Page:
My father passed away just over a year ago, in April of 2011. This post is an adaptation from the eulogy I stumbled through during his memorial service.
It is impossible to sum my father up in the space of a normal blog post – or even the lengthy “normal” that passes as normal for me, and if I started with "how can I do this, where shall I start?" I'd sound like I was complaining, which would be wholly inappropriate.
I've realized that I don't know what his favorite saying was, unless it was his favorite Bible verse (II Corinthians 5:17). Don't get me wrong, he certainly had some well-worn sayings, like "Please Don't Eat the Daisies" (that's a Doris Day reference by the way) but I don't think I can call that a “favorite saying” given that I know he would have absolutely loved to have never had an occasion to say it.
What was his dominate characteristic? Was it love? Was it honesty? Was it his devotion to the disabled? Was it his expansive acceptance of others, or his ability to exhort anyone towards success? Maybe. He had those traits in spades, but underneath it all I think there was something else, something primal, and by that I mean something I believe God built into him from the start, long before he ever came to know Christ.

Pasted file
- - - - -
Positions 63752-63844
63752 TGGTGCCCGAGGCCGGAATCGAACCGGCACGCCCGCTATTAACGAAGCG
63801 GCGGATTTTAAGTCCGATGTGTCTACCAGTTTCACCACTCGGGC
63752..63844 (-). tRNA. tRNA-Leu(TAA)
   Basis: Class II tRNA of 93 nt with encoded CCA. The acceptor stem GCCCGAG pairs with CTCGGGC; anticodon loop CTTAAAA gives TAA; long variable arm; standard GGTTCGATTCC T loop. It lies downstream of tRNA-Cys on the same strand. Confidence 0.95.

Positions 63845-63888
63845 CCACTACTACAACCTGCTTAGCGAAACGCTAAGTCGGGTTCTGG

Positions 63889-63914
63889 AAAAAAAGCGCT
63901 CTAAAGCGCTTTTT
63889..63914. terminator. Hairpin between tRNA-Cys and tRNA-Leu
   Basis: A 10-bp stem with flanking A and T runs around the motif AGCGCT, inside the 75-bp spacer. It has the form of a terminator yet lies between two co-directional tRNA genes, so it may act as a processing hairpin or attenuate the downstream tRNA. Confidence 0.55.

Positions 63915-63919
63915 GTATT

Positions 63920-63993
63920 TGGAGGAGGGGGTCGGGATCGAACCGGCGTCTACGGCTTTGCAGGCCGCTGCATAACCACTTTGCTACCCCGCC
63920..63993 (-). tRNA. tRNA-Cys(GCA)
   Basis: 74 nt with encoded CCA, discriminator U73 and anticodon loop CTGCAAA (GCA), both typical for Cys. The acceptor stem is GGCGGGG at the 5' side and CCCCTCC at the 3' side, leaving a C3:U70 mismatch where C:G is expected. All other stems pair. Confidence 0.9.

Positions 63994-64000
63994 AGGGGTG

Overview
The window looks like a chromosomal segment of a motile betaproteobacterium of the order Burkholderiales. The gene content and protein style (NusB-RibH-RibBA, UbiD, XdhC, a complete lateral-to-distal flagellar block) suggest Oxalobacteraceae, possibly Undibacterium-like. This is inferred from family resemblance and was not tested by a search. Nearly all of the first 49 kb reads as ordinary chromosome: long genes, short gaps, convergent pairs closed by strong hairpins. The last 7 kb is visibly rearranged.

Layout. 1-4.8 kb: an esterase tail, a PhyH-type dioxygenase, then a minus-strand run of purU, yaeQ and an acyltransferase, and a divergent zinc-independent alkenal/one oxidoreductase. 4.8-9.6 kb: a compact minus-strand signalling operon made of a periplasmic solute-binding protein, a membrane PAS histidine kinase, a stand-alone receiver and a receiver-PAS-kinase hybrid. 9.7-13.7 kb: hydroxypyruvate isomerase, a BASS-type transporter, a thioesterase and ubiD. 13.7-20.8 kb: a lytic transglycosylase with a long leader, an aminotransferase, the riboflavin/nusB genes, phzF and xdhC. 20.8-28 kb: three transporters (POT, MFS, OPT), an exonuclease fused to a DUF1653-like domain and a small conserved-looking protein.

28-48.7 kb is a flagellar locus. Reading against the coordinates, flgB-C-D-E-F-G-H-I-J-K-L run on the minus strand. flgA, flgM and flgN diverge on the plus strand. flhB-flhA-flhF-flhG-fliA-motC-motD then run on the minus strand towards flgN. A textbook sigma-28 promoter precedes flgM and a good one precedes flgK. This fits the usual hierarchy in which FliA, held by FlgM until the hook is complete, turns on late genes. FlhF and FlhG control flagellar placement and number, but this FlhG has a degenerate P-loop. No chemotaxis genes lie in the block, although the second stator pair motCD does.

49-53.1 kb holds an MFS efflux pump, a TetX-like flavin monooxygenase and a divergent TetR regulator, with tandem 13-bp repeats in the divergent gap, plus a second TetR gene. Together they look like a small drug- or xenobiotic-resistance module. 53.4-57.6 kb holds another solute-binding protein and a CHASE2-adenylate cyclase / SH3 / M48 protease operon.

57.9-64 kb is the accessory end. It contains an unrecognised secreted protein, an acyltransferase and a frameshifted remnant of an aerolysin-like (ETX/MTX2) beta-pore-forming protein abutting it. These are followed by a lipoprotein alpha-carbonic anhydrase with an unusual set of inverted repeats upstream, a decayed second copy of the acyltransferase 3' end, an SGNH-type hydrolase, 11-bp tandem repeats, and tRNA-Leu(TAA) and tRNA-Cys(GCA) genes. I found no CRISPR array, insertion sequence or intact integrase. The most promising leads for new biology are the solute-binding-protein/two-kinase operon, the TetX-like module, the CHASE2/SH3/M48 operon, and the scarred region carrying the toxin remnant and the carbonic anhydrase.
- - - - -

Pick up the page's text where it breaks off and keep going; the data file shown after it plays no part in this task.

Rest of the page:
Persistence. Tenacious persistence. A dogged determination to pursue what was right and to slog through to his goal regardless the opposition.
I’ve come to realize that if you don't do something in life for a long, long time, you often forget how. I think that might be one of the possible ramifications of the “Parable of the Talents”, but even if not – it still seems true. Like everyone else, Dad occasionally failed at something - it was very rare, but it did happen, and he considered that a crucial part of the learning process - but I honestly think he forgot how to quit long ago. That is, of course, if he ever knew. He couldn't quit. Quitting did not seem to tempt him. I'm not sure he even understood why people would quit because taking the easy road or the easy way out held no appeal for him.
When I was a child, my father told me about Winston Churchill's famous "Never give in" speech, although he had heard it as, and relayed it to me as, "Never give up." He was emphatic about not quitting.
When I first watched the movie "The Terminator", in the part where the character Reese in describing the cyborg says in part "...and it absolutely will not stop, ever!!!" I thought "Funny, I didn't realize they consulted my dad on the system requirements".
He never quit. He didn't quit on his marriage, his kids, his extended family, or his friends. He even didn't quit on MY friends. Although I expect most might not want to admit it (although some readily would), in the long run the thing that benefited a number of my friends the most from knowing me was in fact getting the opportunity to know my father. And he never quit on them. He could always be counted on.